Click on the image to enlarge Due to the text below this photograph, the book Freedom At Midnight is technically 'banned' in Pakistan ever since its publication more than 30 years ago. They titled the picture "Pakistan's improbable prophet"
Clockwise from left: Abdur Rab Nishtar, Baldev Singh, Acharya Kirpalani, Vallabhai Patel, Jawaharlal Nehru, Louis Mountbatten, Mohammed Ali jinnah, and Liaquat Ali Khan. The butcher of Gurdaspur Lord Ismay is seated at the back.
. Click on the image to enlarge Despite a warning from a British CID of a plot to assassinate Jinnah during this ride, the program proceeded on schedule. Mountbatten joined Jinnah on this ride from Victoria Road till Government House. The ride was most tense when passing through a Hindu neighbourhood which had little to rejoice and where the plotters were supposed to act. On reaching Government House, Jinnah kept his hand on Mountbatten's thigh and remarked, 'Thank God I brought you back alive'. 'I brought you back alive' retorted Mountbatten. Later on it was learnt that one of the conspirators lost his nerve at the crucial time. Did someone say Advani? .
By Prof Dr M Yakub Mughul The Muslims were a political power in India for more than one thousand years. Muhammad Bin Qasim conquered Sindh in 712 AD and since then Sindh became the Gateway to Islam in India. Shahabuddin Muhammad Ghauri was the first Muslim warrior who was responsible for the establishment of Muslim rule in India. After the defeat of Pirthvi Raj in the second battle of Tarain in 1192, Sultan Mohammad Ghauri appointed Qutbuddin Aibak as his Viceroy to consolidate his empire. The last Muslim dynasty, which ruled in India was the Mughul dynasty. In 1857, the Muslims lost the War of Independence and last Mughul Emperor, Bahadur Shah Zafar, was deposed and made prisoner, hence, the Muslims became subjects of British India. Thus, Hindus got new masters and the British needed for their support, against the Muslims, who favoured them in every walk of life. For about a century Indians remained under the British rule, who were not only deprived of their majority provinces in all
by Dr. Javaid Iqbal The following excerpts are taken from the Legacy of Quaid-i-Azam by Javid Iqbal, the son of the poet-philosopher, Muhammad Iqbal, who was a friend and close associate of Jinnah, Javid Iqbal has published two other books in English, The Ideology of Pakistan (Lahore, 1959) and Stray Reflections (Lahore, 1961). The latter is an edition of some of his father’s notebooks. Javid Iqbal was a member of Pakistan delegation to the United Nations from 1960-62, and at present he practices law in Lahore and teachers at the Law College. An inscription on the flyleaf of The Legacy of Quaid-i-Azam says that the book is an attempt to restate “the principle and ideals which Quaid-i-Azam left behind for Pakistanis. The need for reverting to the purity of the foundational principles usually arises when a people pass through a period of ideological decay and such principles are misinterpreted, twisted or distorted.” As this comment indicates, the interpretation of Jinnah’s attitude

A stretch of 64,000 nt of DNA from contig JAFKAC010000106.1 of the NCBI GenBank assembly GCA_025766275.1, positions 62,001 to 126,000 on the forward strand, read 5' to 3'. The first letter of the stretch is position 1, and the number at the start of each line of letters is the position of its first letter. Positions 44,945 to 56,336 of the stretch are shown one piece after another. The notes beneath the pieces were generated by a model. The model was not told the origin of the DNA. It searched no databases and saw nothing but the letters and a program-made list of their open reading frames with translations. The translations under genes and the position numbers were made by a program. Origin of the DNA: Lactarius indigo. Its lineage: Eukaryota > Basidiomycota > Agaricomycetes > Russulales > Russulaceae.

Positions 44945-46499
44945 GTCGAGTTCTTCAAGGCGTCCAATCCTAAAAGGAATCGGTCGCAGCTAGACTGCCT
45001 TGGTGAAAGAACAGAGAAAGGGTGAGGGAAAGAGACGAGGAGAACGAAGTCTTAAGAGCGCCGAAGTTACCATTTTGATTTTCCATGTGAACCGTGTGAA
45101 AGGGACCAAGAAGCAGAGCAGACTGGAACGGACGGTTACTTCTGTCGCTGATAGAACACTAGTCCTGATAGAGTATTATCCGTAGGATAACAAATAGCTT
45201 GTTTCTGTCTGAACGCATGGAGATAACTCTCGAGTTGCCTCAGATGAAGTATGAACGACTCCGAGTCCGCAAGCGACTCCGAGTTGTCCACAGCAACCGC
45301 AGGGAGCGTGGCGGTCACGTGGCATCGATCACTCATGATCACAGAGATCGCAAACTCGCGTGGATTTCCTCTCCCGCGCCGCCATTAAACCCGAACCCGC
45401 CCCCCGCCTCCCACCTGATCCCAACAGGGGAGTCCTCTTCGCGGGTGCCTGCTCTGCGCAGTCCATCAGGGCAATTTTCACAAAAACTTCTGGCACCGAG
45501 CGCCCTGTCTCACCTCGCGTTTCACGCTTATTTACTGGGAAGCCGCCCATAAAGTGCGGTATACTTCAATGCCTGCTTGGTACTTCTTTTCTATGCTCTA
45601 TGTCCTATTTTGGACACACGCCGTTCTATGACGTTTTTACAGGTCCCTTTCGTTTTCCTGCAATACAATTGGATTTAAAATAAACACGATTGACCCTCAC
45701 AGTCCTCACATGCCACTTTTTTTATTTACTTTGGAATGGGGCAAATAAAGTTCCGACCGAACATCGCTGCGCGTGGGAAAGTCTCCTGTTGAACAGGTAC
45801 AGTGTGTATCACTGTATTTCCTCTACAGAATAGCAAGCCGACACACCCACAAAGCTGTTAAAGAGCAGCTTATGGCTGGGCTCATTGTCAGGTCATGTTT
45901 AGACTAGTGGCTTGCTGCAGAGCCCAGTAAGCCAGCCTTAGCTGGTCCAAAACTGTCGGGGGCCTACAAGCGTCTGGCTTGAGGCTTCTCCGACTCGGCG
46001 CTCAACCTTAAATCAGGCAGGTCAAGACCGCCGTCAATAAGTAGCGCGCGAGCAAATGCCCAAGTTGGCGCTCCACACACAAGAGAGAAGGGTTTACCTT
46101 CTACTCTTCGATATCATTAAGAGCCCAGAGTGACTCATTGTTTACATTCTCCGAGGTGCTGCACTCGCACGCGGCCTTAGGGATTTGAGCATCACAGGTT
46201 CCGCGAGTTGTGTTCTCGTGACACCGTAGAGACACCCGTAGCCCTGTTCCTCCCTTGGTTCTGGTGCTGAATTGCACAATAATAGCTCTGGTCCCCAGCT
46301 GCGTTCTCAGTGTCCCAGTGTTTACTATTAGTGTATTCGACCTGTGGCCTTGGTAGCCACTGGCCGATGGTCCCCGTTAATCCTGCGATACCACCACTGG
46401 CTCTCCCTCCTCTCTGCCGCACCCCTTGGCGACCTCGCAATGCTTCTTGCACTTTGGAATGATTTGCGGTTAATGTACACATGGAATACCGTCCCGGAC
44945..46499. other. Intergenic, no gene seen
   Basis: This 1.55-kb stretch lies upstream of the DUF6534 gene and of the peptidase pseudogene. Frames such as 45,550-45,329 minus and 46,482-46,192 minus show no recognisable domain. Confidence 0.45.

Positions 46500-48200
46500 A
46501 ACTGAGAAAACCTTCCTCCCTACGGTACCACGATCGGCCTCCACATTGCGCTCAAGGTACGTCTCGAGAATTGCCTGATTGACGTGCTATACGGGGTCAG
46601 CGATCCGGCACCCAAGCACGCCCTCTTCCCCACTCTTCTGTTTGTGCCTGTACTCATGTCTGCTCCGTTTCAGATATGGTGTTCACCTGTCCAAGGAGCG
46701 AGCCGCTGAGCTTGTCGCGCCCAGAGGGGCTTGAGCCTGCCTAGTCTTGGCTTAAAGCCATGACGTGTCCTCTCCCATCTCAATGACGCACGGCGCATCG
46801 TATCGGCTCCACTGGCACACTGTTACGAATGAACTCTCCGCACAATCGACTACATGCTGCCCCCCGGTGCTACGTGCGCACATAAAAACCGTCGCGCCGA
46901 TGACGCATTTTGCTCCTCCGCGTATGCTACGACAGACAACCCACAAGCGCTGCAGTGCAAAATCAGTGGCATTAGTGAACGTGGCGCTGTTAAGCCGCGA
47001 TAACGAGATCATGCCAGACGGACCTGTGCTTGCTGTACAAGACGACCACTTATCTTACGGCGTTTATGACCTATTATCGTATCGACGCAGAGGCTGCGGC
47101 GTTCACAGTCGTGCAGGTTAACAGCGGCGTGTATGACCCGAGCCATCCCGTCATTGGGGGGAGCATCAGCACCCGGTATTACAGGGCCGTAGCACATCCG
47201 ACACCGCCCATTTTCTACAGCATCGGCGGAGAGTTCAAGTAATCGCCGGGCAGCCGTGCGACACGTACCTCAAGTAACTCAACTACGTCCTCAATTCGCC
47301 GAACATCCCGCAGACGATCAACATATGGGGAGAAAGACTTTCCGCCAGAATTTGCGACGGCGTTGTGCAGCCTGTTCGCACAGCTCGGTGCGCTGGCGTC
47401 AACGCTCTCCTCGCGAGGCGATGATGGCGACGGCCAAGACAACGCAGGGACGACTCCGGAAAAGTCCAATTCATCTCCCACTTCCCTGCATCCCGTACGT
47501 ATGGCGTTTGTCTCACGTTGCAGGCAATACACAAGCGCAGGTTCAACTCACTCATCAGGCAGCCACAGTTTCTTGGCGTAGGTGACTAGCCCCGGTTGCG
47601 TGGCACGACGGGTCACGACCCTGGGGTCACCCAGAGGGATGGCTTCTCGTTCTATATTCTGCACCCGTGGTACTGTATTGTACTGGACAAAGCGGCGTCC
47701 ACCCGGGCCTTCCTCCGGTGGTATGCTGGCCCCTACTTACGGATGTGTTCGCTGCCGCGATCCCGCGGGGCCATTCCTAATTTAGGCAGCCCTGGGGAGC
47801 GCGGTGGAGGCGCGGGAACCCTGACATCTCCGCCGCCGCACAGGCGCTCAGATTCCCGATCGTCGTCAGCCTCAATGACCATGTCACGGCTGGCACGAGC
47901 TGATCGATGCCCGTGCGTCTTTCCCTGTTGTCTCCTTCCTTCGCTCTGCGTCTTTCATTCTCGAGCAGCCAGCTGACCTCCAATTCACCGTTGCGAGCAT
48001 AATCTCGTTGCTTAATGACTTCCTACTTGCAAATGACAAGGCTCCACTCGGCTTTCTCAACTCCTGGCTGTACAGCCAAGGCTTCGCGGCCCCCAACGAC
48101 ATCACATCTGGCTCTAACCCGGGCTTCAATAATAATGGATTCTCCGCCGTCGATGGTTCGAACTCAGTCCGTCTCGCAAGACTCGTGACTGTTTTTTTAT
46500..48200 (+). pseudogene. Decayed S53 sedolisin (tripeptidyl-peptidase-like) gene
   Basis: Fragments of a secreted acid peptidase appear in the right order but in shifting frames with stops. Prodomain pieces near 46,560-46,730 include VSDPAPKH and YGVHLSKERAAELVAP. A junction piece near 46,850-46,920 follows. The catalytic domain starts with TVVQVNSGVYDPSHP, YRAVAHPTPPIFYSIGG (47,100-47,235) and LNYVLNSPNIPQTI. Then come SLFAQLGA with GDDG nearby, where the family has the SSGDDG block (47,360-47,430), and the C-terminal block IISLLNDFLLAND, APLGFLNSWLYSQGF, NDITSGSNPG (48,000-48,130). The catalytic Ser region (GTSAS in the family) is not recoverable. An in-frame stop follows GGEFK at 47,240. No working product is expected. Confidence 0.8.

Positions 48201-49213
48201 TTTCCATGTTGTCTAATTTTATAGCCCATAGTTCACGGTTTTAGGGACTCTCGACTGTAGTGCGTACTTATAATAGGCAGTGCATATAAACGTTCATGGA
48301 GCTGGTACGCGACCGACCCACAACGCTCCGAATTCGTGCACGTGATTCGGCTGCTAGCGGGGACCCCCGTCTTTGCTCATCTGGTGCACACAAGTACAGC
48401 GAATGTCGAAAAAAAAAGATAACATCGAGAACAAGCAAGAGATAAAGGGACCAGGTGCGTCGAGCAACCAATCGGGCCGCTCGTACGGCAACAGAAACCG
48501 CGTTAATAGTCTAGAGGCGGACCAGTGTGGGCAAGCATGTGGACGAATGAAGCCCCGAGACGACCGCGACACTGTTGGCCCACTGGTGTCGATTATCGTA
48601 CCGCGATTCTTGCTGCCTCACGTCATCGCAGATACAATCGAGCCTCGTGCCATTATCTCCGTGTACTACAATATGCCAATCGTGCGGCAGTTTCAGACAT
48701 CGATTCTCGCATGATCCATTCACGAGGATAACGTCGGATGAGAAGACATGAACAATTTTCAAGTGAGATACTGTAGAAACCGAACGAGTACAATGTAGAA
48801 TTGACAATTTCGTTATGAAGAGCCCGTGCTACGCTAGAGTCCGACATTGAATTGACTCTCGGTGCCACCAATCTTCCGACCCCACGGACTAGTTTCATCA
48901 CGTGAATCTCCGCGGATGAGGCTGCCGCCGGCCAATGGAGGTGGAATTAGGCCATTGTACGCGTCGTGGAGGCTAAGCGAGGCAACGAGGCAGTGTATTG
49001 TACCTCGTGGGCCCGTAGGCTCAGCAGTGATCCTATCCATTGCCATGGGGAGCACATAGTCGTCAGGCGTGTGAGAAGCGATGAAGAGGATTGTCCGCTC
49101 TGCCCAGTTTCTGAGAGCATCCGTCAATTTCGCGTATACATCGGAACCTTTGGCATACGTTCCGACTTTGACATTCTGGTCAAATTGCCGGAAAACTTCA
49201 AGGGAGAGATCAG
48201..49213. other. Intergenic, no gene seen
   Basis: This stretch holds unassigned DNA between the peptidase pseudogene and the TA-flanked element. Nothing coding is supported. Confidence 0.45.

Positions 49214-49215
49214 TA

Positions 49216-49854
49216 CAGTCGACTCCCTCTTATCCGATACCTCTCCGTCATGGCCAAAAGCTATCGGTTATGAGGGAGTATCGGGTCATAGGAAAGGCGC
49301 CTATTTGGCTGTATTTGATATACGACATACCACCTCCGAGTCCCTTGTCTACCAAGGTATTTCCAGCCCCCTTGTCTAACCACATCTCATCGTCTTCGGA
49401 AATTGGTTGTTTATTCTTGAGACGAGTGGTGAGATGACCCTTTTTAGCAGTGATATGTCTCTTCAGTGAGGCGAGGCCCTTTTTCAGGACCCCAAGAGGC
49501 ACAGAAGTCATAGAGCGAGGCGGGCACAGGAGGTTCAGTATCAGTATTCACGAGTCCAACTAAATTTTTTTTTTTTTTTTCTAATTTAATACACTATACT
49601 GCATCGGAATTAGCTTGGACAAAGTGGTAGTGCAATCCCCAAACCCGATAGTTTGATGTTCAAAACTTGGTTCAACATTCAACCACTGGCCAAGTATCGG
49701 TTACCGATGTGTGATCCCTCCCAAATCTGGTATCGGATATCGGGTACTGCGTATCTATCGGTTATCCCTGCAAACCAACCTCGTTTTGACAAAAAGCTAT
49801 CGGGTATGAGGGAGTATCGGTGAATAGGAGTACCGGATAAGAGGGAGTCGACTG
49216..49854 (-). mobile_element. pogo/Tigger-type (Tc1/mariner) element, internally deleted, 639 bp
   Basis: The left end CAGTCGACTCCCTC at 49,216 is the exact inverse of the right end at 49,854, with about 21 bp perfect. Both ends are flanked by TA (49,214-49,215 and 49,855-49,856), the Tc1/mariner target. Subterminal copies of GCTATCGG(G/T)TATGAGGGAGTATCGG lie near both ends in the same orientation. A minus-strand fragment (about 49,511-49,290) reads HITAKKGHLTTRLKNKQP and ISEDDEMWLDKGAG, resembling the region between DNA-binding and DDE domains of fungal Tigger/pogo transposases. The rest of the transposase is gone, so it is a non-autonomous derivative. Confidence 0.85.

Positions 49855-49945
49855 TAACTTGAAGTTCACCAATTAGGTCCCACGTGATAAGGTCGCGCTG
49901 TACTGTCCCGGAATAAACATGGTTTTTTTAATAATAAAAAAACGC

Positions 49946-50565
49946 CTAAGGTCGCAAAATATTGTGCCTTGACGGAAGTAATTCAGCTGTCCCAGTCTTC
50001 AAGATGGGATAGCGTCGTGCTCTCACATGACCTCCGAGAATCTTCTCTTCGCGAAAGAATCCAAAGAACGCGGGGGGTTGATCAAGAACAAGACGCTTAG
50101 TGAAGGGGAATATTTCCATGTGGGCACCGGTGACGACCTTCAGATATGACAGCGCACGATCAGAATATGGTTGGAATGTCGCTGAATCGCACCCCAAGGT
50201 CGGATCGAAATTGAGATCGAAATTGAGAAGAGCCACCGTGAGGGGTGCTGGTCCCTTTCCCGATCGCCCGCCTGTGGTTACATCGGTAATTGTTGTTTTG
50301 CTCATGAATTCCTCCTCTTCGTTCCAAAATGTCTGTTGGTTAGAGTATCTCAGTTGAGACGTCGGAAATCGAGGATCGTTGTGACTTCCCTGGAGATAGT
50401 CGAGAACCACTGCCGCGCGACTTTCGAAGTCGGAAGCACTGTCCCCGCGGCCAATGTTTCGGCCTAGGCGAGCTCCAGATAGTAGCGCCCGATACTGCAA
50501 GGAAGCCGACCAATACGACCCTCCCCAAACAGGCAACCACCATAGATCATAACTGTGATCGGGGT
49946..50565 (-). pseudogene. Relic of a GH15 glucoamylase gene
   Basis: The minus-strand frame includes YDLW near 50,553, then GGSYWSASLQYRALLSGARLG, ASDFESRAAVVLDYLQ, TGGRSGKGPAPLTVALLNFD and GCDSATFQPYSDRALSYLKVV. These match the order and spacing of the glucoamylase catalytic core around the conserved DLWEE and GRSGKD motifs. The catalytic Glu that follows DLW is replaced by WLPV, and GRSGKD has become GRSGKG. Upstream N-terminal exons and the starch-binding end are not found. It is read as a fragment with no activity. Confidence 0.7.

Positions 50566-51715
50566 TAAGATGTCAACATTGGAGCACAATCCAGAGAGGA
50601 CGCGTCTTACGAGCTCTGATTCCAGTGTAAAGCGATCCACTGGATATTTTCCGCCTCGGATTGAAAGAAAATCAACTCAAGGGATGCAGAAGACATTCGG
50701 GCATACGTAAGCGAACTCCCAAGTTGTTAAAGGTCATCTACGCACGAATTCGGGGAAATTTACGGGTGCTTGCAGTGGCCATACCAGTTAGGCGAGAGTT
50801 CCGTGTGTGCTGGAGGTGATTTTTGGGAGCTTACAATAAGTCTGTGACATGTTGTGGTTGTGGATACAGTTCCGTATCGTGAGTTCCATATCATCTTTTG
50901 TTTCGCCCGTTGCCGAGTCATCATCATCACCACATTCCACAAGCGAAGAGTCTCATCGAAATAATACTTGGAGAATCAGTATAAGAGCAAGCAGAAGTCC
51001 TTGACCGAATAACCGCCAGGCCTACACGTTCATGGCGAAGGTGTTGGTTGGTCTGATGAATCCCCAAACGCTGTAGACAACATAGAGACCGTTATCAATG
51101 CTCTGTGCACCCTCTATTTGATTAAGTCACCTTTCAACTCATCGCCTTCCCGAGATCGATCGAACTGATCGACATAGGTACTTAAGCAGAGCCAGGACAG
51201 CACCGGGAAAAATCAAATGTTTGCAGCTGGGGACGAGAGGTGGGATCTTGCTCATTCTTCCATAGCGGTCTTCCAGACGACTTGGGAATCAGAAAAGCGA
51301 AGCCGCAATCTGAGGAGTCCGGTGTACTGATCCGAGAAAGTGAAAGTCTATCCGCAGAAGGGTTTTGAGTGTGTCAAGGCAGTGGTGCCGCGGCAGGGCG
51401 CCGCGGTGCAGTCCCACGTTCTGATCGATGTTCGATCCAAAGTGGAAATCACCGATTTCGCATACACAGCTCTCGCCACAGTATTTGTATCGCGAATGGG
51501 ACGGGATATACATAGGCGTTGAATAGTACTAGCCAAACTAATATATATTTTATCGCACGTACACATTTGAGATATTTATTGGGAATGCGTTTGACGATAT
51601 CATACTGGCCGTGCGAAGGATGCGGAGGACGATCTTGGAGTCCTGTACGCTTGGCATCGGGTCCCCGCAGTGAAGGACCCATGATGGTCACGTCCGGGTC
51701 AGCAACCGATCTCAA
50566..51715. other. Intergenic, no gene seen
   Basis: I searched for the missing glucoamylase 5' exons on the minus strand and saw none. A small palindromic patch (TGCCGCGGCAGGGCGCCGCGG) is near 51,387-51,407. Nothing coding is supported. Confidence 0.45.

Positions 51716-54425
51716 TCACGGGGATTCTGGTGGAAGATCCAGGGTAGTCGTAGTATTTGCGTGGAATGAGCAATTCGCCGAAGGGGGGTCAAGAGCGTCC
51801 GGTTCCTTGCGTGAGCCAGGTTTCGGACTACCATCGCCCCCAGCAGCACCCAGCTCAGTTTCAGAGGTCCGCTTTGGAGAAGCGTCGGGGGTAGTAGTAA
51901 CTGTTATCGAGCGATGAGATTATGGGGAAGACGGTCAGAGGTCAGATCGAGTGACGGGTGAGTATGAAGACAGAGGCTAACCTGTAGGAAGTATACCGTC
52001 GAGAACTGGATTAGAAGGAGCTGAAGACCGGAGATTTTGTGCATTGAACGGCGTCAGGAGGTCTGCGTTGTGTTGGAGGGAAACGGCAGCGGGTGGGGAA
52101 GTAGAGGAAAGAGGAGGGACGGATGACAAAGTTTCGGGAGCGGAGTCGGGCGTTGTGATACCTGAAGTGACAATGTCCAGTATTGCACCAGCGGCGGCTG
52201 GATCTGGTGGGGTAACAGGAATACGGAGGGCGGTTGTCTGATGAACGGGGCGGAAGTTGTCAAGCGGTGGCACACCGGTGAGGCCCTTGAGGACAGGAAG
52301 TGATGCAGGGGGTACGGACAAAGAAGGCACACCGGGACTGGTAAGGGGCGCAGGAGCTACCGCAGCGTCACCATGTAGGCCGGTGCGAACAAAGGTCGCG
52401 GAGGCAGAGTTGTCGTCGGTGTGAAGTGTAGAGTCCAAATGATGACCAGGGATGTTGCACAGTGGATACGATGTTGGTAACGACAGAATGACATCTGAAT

Despite Mountbatten's insistence to be Governor General of both India and Pakistan, Mr Jinnah refused him the honour in Pakistan. Earlier the earl asked him, Do you know what this might cost him. Jinnah replied a few thousand square miles. Mountbatten went red in the face and replied You might lose the whole of Pakistan! True to his word he took every step to strangle Pakistan in its infancy. He fell victim to a IRA bomb while yachting with his family in 1979. Here both the Governors General are seen in the constitutent assembly of Pakistan in Karachi on 14 August 1947 and their body language says it all! .
originally uploaded by Doc Kazi . On 3 June 1947 all the Indian leaders got together and put their seal on the Partition Plan. Seated by the map on the wall is Lord Ismay, Mountbatten's Chief of Staff who probably tampered with the Radcliffe Award and gave Gurdaspur to India to keep the two new countries in a perpetual state of war over Kashmir till eternity!
originally uploaded by Doc Kazi . Mr Jinnah's first meeting with the new viceroy Lord Mountbatten was a disaster. "It took most of the interview trying to unfreeze him" remarked Mountbatten afterwards. But at the end of the meeting things got better because a group photograph had to be taken and assuming that Edwina Mountbatten would be in the center Mr Jinnah planned that we would remark 'a rose between two thorns'. Apparently Mr Jinnah was placed in the center but he passed the remark anyway causing some laughter. The relations of the two men never improved significantly though. All the rest is history!
The Muslim League's refusal to take part in the Constituent Assembly meant that the plan of the Cabinet Mission for the transfer of power in accordance with a Constitution framed cooperatively by the Indian political parties themselves had come to a deadlock. Accordingly, Prime Minister Attlee made the following statement on Indian policy in the House of Commons on February 20, 1947: His Majesty's Government desire to hand over their responsibility to authorities established by a Constitution approved by all parties in India in accordance with the Cabinet Mission's plan, but unfortunately there is at present no clear prospect that such a Constitution and such authorities will emerge. The present state of uncertainty is fraught with danger and cannot be indefinitely prolonged. His Majesty's Government wish to make it clear that it is their definite intention to take the necessary steps to effect the transference of power into responsible Indian hands by a date not late